All Aboard! Exploring the Newfoundland Railway

Railway / Coastal History

Railway/Coastal Boat Service

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S.S. Home

The S.S. Home had the same dimensions as the S.S. Argyle, and she, too was built in 1900. The S.S. Home was well-loved by Labradorians and the Newfoundland families who spent their summers fishing in Labrador, particularly before the S.S. Kyle became legendary on the run. The S.S. Home called at Henley Harbour and Cape Charles, and right up to Hopedale. Steaming up the West Coast of the Island, she visited Lark Harbour, Cow Head, Old Port aux Choix, and elsewhere. The people of the Southern Shore - Ferryland, Renews, and Trepassey - also knew the Home well.

S.S. Invermore

The S.S. Invermore was one of the few early Alphabet Fleet vessels not built for the Reids. Instead, she started life in Glasgow in 1881 as the Dromedary, a mail-passenger ship on the Belfast-Glasgow run. The Reids bought her in 1909 and renamed her in accordance with the Alphabet Fleet tradition. A relatively large ship with a gross tonnage of 922, the Invermore took passengers and cargo to Labrador. She also spent two years on the Gulf run, between Port aux Basques and North Sydney, just prior to WWI.

S.S. Kyle

The S.S. Kyle was likely named for many Scottish places, including the village of Kyle-Akin, Kyle-Rhea, a strait, and Kyle of Tongue, a narrow sea loch (lake). These places in turn derived their name from Auld King Coil, a Pictish king who was killed in battle. With a gross tonnage of 1,055, she was substantial for an Alphabet Fleet boat and, unlike most of the other ships, she was built in Newscastle, England, rather than Scotland. Destined for the Labrador run, the S.S. Kyle's music room was done in bird's-eye maple and the piano in the same expensive wood. Her main saloon was in polished mahogany. Her doors featured multi-coloured plate glass and tinted windows. More importantly, the Kyle's wireless had a radius of 150 miles.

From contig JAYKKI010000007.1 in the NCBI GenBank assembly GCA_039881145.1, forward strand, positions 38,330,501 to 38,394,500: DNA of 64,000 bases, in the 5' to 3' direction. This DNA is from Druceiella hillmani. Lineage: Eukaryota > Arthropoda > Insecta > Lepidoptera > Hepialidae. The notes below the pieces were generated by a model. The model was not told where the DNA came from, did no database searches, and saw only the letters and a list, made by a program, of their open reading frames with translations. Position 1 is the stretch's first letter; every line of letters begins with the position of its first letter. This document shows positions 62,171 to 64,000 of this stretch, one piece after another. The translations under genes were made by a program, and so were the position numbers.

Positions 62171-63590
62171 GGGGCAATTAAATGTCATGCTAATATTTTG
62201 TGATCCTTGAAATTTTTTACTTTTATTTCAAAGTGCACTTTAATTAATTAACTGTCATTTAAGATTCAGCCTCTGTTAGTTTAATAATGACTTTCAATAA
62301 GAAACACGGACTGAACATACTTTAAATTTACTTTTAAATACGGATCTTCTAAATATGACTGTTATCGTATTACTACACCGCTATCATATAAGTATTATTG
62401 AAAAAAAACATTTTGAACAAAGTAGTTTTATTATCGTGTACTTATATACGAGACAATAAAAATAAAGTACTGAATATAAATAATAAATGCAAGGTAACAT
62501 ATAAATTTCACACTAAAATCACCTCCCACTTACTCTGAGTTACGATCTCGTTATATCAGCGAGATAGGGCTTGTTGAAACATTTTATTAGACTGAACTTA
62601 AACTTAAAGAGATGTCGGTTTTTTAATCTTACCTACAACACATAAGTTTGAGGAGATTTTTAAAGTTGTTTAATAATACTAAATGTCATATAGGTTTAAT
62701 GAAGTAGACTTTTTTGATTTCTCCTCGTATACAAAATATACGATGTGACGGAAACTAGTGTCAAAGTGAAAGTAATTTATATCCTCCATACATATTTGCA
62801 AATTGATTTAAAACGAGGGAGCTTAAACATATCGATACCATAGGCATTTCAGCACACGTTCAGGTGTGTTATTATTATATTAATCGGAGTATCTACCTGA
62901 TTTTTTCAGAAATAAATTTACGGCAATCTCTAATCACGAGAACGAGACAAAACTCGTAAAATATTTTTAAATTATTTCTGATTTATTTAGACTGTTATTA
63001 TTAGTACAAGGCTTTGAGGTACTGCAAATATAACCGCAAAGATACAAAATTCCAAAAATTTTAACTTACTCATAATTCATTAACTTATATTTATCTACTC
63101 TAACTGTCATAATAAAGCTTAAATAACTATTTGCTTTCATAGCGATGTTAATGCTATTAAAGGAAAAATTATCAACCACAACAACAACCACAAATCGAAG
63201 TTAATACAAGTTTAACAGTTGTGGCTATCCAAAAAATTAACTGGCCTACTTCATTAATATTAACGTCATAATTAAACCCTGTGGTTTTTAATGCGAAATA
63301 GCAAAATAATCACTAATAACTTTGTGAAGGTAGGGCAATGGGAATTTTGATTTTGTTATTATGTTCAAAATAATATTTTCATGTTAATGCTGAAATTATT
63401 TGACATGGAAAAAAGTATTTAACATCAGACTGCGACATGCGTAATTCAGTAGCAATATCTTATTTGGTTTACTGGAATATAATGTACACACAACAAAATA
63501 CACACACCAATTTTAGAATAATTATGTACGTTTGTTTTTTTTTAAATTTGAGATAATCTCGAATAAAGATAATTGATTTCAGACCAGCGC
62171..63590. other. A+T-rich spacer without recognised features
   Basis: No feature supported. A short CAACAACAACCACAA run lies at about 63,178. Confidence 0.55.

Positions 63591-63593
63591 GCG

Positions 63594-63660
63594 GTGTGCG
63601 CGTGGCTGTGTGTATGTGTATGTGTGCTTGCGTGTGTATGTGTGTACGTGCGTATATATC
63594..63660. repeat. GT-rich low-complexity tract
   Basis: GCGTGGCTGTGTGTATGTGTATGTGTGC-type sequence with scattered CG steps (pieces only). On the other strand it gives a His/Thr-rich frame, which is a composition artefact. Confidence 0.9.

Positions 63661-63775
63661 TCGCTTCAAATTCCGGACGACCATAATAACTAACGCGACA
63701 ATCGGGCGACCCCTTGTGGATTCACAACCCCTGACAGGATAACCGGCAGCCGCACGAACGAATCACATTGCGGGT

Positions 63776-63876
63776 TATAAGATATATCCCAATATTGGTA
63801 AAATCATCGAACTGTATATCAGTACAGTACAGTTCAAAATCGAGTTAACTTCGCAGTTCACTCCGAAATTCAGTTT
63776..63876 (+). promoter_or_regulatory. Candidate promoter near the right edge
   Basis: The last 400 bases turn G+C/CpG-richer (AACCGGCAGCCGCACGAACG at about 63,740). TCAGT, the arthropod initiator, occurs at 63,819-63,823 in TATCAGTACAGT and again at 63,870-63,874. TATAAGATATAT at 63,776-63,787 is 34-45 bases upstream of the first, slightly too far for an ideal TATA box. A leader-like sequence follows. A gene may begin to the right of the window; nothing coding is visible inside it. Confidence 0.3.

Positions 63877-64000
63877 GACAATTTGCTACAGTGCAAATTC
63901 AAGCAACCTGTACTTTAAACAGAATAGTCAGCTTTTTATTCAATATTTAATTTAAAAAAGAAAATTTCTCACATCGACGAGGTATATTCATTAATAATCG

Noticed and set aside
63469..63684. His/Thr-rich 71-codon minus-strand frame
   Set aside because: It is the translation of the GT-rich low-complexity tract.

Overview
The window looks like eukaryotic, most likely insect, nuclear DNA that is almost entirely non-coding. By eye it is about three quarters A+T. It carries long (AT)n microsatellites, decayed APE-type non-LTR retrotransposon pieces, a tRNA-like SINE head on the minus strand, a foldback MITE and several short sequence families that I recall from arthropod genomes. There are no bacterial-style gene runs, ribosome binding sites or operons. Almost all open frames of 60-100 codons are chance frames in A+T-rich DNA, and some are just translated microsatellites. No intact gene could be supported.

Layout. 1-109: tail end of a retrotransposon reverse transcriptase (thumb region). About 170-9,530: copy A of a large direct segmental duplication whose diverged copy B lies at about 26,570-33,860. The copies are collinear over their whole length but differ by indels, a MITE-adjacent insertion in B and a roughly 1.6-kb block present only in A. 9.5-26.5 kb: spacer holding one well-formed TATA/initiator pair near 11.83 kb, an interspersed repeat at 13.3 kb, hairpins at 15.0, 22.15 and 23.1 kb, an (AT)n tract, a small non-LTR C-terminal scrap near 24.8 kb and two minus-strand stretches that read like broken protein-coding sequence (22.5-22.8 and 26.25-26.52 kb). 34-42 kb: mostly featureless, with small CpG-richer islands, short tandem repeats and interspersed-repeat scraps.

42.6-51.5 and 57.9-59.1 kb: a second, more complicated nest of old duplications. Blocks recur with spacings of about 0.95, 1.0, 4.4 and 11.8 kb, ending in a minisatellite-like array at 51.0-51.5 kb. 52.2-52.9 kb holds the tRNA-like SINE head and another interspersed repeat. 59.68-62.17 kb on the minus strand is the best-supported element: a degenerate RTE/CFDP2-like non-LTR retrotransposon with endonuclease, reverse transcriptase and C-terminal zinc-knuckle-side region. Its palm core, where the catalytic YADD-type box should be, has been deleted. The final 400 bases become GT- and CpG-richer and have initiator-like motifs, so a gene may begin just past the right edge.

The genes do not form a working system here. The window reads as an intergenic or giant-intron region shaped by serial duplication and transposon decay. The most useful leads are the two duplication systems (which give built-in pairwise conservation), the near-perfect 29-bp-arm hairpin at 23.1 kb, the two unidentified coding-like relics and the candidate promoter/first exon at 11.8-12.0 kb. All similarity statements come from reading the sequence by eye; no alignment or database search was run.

The S.S. Kyle was also an icebreaker, which was crucial for both Newfoundland and Labrador waters. She had a round stern, which allowed her to run up on the ice, push it down, and crush it.

S.S. Lintrose

The S.S. Lintrose was built in 1913 in Newcastle upon Tyne, in the north-east corner of England. She was 255 feet long, 37 feet wide, 23 feet deep and weighted 1,616 tons. She had two decks and two masts and was the largest ship in the Alphabet Fleet.

 Sealers freeing ship from ice.
Sealers freeing ship from ice, post 1905. 25.01.002 Coll-137, Archives and Manuscripts, QEII, Memorial University.
Dr. Nigel Rusted boarding the S.S. Kyle in Carbonear, 1930.
Waiting to board the S.S. Kyle. In 1930, Dr. Nigel Rusted took a post as Medical Officer on the S.S. Kyle, serving the coast of Labrador. Pictured, Dr. Nigel Rusted, boarding ship at Carbonear, and being seen off by his sister, Sybil Rusted, and Florrie Andrews of Port de Grave.
The S.S. Kyle resting on mudflats in Harbour Grace.
The S.S. Kyle rests on the mud flats of Riverhead, Harbour Grace, in 2006. Highlights of the S.S. Kyle's long career include her location of the wreckage of the American plane Old Glory and her role in the S.S. Pollux and S.S. Truxton rescue near St. Lawrence. Sascha Meyer-Diekena, 2006.